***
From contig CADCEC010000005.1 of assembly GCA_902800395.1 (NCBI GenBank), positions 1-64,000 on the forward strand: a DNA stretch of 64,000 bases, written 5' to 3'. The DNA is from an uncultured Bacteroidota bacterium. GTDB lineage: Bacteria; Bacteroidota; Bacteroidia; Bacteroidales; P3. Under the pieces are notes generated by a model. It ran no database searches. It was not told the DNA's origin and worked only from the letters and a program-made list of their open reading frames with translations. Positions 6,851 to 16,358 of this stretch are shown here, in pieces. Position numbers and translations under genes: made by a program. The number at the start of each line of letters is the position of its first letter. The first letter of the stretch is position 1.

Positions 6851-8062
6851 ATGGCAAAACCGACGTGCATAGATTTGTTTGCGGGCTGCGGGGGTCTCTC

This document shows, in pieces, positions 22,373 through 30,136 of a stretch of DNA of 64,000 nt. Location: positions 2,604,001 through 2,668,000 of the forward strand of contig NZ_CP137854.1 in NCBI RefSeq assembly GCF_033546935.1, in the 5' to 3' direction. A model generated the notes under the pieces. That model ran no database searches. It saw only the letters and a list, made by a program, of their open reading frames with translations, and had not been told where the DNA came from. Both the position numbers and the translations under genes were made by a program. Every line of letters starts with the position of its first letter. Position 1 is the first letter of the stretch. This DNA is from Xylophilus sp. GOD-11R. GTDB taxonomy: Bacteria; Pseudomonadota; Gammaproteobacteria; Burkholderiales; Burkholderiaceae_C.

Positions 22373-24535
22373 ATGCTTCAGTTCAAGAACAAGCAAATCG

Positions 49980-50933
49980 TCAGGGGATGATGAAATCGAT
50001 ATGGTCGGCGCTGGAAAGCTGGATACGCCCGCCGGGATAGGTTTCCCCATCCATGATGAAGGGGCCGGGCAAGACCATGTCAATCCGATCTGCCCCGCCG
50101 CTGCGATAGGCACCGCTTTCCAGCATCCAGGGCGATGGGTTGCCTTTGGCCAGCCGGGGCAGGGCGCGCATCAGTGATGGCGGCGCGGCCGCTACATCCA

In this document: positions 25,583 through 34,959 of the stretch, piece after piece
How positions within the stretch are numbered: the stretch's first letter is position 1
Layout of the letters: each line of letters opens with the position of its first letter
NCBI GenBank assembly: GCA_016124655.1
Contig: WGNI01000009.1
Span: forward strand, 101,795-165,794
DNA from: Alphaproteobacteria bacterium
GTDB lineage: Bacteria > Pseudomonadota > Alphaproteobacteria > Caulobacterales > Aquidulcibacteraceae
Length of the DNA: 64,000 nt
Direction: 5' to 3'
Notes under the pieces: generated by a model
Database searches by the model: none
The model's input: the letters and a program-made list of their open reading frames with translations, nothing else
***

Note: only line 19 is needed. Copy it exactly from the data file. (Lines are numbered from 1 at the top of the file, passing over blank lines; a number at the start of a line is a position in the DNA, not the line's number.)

Length of the DNA: 64,000 nt